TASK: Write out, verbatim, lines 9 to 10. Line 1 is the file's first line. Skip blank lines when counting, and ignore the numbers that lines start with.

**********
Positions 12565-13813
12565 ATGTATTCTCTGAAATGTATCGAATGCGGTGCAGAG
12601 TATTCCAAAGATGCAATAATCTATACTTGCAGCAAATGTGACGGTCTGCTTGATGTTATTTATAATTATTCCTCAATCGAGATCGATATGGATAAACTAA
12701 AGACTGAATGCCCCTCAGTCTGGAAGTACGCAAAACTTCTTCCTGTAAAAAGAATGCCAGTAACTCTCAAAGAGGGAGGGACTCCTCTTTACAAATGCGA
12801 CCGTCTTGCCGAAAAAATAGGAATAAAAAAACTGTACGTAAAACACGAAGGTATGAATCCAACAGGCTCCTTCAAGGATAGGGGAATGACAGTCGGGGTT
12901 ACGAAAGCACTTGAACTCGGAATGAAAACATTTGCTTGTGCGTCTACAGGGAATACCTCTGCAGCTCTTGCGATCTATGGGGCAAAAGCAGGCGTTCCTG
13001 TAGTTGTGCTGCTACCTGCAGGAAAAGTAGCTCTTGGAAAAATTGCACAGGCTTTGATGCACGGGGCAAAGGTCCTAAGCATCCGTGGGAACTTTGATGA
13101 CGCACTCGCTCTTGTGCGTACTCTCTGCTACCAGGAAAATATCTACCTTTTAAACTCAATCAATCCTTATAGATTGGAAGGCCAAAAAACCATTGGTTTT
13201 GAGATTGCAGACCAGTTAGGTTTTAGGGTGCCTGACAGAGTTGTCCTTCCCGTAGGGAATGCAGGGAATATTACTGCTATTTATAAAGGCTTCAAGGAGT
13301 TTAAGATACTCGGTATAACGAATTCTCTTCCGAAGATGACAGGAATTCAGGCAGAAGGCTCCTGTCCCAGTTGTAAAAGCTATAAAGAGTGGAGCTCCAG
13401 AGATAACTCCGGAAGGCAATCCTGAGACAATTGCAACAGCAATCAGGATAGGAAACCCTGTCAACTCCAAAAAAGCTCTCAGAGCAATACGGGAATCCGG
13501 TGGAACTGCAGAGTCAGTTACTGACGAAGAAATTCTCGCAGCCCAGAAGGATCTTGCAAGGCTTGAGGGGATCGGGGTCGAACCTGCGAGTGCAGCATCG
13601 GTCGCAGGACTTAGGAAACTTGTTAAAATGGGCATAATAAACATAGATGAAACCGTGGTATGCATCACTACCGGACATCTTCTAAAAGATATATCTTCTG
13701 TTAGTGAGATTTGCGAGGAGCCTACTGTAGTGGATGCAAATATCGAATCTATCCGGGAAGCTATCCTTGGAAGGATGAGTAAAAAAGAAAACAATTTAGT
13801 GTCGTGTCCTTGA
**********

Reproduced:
13201 GAGATTGCAGACCAGTTAGGTTTTAGGGTGCCTGACAGAGTTGTCCTTCCCGTAGGGAATGCAGGGAATATTACTGCTATTTATAAAGGCTTCAAGGAGT
13301 TTAAGATACTCGGTATAACGAATTCTCTTCCGAAGATGACAGGAATTCAGGCAGAAGGCTCCTGTCCCAGTTGTAAAAGCTATAAAGAGTGGAGCTCCAG